The lawyer who secured a court order seeking to block parliament from probing or debating the Shs 6 billion oil cash bonuses has apologized to speaker of parliament, Rebecca Kadaga.
Alex Chandia told journalists at the parliament on Wednesday afternoon, where he had come to meet the speaker, that he didn't know the implications the order would have on the activities of parliament and government business.
On Tuesday, Kadaga suspended the house until the attorney general moves to the constitutional court to vacate "the stupid order."
"I cannot accept a situation where a court dictates on how we shall speak in this House, on how we shall write the order paper... that is unacceptable. So honourable members, I want to direct the Attorney General to move to court immediately and get this 'stupid' court order vacated," Kadaga said.
The speaker's outburst came a day after Chandia filed an application before the deputy chief justice Steven Kavuma on behalf of Eric Sabbitti seeking orders to stop parliament from discussing the cash bonanza, in which, 42 government officials shared Shs 6 billion after helping Uganda to secure over $400 million (Shs 1.4 trillion) in capital gains tax resulting from the transaction between Heritage and Tullow Oil.
Yesterday, Chandia stormed parliament to apologise to the speaker but she was reportedly away from office. He instead met MPs Elijah Okupa and Anita Among, who drafted part of the oil cash bonus motion. He apologised to the speaker in absentia over the consequences of the order.
“We all know that without the parliament, work in the whole country may not be working and I got concerned. I came to the speaker to express our regret and actions not the fact that we have represented the client because it is our legal duty to represent the client. But the effect of our actions, is that now the country is not running or may not be running for some time. I had come to the speaker to apologise that we did not know that our actions would cause far-reaching consequences to the country and therefore we also wish to apologise to the nation for the effect for the order that we obtained has caused
He however, insisted that his apology doesn't mean that the order is unlawful.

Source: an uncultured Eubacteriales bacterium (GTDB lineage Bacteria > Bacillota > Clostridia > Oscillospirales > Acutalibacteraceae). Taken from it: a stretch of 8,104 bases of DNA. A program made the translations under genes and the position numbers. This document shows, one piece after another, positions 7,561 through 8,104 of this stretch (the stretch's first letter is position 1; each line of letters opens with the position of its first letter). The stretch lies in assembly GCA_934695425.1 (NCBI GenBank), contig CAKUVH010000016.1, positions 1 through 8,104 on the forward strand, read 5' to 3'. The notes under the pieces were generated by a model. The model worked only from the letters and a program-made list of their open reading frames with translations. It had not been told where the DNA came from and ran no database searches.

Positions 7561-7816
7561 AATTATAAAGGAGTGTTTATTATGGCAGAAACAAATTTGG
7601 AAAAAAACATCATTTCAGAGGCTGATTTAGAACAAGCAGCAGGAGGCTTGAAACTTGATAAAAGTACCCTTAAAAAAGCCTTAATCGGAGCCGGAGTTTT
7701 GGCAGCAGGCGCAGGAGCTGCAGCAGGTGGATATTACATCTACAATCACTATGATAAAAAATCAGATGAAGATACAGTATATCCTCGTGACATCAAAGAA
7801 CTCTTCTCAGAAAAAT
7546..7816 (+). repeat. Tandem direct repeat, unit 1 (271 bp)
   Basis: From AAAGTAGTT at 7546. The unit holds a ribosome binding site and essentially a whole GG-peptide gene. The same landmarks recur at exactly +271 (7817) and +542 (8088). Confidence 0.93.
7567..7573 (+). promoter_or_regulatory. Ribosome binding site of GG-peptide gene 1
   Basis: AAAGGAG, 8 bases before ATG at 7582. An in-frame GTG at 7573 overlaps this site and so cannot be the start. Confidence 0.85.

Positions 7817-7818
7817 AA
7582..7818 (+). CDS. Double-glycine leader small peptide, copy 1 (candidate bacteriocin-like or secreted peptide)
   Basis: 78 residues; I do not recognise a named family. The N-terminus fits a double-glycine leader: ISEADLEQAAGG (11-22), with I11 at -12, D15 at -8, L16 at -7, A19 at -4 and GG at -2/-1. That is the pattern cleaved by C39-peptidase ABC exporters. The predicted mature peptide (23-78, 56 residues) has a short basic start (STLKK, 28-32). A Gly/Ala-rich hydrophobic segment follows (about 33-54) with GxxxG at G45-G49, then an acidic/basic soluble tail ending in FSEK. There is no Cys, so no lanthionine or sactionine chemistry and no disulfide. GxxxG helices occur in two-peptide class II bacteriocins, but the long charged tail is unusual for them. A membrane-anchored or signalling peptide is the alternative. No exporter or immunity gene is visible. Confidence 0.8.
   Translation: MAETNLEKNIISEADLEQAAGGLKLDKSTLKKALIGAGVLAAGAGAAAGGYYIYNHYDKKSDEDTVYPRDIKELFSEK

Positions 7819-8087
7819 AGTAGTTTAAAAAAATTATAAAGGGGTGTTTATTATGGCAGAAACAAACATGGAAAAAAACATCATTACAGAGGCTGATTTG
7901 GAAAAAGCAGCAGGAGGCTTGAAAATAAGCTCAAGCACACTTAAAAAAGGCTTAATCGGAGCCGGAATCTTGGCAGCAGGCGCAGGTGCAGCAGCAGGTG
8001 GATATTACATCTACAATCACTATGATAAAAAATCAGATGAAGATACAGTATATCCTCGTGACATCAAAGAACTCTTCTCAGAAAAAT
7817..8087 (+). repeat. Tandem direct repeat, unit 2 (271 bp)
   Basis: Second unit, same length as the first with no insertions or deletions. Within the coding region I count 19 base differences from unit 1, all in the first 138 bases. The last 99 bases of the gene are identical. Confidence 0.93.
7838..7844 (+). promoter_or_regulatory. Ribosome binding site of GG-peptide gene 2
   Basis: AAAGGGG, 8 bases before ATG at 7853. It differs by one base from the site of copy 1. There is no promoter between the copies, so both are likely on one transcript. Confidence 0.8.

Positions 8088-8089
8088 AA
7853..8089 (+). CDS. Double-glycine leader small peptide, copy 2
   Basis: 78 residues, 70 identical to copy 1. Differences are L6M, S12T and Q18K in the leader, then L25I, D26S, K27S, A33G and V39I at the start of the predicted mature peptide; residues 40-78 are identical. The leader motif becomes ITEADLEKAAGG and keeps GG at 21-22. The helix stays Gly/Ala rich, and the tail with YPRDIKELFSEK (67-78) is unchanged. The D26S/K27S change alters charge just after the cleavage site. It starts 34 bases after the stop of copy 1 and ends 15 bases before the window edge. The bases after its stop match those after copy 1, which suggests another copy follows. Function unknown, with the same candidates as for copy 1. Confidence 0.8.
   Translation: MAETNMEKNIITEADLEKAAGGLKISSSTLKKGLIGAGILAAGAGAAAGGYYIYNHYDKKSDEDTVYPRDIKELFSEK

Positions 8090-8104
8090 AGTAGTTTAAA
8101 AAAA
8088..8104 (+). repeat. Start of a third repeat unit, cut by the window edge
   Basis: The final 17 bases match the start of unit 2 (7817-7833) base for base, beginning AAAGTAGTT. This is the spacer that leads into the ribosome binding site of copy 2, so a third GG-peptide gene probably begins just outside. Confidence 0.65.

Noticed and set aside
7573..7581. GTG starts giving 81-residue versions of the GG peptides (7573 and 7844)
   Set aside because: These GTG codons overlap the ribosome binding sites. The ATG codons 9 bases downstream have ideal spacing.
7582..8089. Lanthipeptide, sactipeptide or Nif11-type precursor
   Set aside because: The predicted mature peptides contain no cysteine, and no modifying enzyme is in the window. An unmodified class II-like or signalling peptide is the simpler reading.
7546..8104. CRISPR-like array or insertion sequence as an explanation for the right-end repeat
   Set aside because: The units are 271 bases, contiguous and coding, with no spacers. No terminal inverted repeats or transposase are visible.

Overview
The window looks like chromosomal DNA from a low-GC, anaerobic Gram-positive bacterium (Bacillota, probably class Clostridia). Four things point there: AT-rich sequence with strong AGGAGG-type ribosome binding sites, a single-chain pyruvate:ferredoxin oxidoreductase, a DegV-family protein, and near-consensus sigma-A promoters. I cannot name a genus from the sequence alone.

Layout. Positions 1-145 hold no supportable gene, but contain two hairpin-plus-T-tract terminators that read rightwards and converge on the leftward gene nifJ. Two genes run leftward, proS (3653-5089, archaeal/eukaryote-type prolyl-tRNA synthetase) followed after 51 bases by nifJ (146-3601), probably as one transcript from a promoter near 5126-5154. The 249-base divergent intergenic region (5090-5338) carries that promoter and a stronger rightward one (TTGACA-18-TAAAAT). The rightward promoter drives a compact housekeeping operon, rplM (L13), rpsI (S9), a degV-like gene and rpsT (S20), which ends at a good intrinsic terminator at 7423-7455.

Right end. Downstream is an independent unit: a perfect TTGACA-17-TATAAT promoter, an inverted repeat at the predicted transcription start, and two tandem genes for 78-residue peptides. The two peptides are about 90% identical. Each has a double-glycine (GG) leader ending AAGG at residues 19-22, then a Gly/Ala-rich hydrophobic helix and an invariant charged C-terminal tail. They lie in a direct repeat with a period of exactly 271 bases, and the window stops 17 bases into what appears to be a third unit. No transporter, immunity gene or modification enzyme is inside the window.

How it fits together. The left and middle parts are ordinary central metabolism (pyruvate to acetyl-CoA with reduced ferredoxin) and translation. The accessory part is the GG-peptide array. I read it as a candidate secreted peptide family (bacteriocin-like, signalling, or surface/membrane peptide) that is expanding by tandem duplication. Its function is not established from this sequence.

“My apology does not mean the order is illegal or unlawful but am considering the consequences of this order to the whole country. It was the sole reason I came to the speaker to express my displeasure at the consequences all of us will be facing. Am going to advise my client to withdraw [the application] and if he decided to continue that means there will be conflict of interest, therefore I will also not be able to continue…He is at liberty to get another lawyer.”
On his part Okupa, said it is good Chandia has realized the implications of the order, saying they are only waiting for court to quash it before parliament resumes business.
“That shows that all of Ugandans who are concerned are moving together and I want to appreciate Mr Chandia’s concern to come and meet the speaker and then finally getting to meet us two such that we can have smooth operations of the country. I think if other organisations including the people in parties can adopt this type of approach of sorting out things, I think it would make things move faster”, he said.
Earlier the Judiciary commended parliament’s efforts to have the order reversed.
“The Judiciary has noted that parliament is aggrieved by the decision of the Constitutional court and has in that respect directed the attorney general to take immediate steps to have the order set aside by the Constitutional court. The action taken by parliament is commendable and is in accordance with the rule of law because the law allows any aggrieved party to appeal or challenge the decision of a court. In this case, the attorney general is at liberty against the decision…” wrote Gadenya Paul Wolimbwa, chief registrar.